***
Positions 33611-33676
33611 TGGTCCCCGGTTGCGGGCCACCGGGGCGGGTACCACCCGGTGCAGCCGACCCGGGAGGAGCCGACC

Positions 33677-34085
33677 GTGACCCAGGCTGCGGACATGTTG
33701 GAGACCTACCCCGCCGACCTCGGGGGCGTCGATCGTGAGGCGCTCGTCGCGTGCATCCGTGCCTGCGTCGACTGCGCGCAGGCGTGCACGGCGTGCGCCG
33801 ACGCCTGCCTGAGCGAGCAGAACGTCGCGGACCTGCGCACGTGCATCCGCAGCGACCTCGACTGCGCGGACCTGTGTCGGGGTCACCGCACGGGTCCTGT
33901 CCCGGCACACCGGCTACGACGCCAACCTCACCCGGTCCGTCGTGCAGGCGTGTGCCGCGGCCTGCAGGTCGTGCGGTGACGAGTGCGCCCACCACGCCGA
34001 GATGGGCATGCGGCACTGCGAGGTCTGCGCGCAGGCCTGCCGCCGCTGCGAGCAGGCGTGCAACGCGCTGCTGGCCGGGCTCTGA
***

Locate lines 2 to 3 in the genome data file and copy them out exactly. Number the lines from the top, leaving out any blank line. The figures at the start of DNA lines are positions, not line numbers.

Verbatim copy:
33611 TGGTCCCCGGTTGCGGGCCACCGGGGCGGGTACCACCCGGTGCAGCCGACCCGGGAGGAGCCGACC

Positions 33677-34085